Beat rush hour with e-bikes Beat rush hour with e-bikes
For those looking for a fast way to avoid gridlock, e-bikes are becoming one of the best bets. Beat rush hour with e-bikes

For those looking for a fast way to avoid gridlock, e-bikes are becoming one of the best bets.

‘‘You can beat the bus or beat the car to wherever your destination is. It’s just a fun way to get around,’’ says Greg Moore, owner of Ezriders, an e-bike retailer in Toronto.

According to Ontario’s Ministry of Transportation, an e-bike is a ‘‘power-assisted’’ bicycle that, among other things, weighs no more than 120 kgs and is equipped with pedals as well as a motor.

‘‘Basically, any electric-powered two-wheeled or three-wheeled bike under 500 watt and the speed limit is 32 km/h,’’ says Feng Zheng, a manager at the Toronto location of e-bike retailer EMMO .

E-bikes are regulated under the Ontario Highway Act, which states that e-bikes are allowed to travel on public roads and highways.

‘‘E-bikes are classified as vehicles, and have the same rights and responsibilities as other vehicles. E-bike operators must follow all the rules of the road as they apply to conventional bicycles and as part of our regular review of our existing laws, we continue to monitor e-bike issues,’’ says Ajay Woozageer, a spokesperson for the transportation ministry, in an email to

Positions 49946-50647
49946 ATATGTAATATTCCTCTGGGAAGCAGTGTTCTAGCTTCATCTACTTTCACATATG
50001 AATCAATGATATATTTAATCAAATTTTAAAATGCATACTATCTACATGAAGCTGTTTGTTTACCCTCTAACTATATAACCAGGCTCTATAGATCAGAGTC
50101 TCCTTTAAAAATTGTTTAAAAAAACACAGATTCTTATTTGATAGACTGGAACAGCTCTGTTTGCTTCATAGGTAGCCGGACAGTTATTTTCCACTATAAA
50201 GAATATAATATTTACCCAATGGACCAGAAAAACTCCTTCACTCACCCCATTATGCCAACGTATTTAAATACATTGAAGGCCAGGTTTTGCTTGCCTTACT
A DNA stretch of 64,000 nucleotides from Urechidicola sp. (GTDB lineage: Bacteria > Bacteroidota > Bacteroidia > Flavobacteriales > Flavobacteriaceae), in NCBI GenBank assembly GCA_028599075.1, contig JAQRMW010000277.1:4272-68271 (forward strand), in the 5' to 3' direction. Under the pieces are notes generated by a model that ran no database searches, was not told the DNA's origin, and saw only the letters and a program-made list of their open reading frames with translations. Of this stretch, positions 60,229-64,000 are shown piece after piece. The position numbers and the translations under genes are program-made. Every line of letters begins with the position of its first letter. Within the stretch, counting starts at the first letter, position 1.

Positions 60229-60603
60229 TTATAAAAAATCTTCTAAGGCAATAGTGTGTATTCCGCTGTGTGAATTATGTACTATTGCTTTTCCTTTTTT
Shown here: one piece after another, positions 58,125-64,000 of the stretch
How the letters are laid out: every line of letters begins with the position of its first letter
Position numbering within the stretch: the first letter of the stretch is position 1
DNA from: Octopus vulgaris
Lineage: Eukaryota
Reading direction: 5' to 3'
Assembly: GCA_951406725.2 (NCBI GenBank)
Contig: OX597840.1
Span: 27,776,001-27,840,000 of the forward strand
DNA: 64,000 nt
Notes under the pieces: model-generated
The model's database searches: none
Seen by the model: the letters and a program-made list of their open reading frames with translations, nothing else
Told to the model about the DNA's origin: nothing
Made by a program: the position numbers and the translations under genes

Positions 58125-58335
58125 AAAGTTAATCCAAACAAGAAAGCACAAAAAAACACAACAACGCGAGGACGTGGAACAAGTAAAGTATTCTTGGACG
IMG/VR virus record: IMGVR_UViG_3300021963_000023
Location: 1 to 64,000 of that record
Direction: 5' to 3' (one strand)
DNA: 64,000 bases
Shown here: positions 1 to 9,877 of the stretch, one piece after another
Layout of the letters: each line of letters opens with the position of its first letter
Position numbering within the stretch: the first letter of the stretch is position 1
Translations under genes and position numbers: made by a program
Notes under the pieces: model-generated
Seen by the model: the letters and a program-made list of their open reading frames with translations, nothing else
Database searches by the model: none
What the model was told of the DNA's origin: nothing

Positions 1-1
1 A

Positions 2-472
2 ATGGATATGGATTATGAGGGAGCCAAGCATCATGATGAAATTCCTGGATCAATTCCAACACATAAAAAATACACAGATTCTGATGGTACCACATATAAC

In the email, Woozageer says the province has no further plans to regulate e-bikes.

In the city of Toronto, however, a bylaw states that e-bikes cannot travel in the bike lanes if being propelled by its motor.

Moore says there are two different types of e-bikes: the scooter style and the bicycle style.

The bicycle style is more for exercise whereas the scooter style is geared towards transportation, says Moore.

According to Moore, e-bikes also contribute to the local economy.

‘‘Most people on a bike will get of their bike and spend their money locally whereas in a car you probably wouldn’t,’’ says Moore.

An e-bike can also reduce your own expenses, as you don’t have to buy gas or insurance for your bike, says Zheng.

However, Zheng still sees some problems with e-bikes.

‘‘When an e-bike breaks down you do need people to help you, let’s say if you get a flat tire,’’ says Zheng.

For Moore, e-bikes are the future.

‘‘It’s limitless and it really opens the door to a lot of people that wouldn’t normally take advantage of getting outside, says Moore. ‘‘You can get as much exercise as you want. Instead of going on a five kilometer ride you can go on a 50 kilometer ride.’’

Photo by: Jim.henderson via Wikimedia Commons

Adam Jonsson

Adam is a fourth year journalism student and freelance writer. He moved to Toronto from Sweden in 2011. Adam has also lived in New Zealand where his reporting on the Christchurch earthquake in February 2011 was picked up by Swedish media. Adam is a soccer and hockey fan and has a big interest in politics.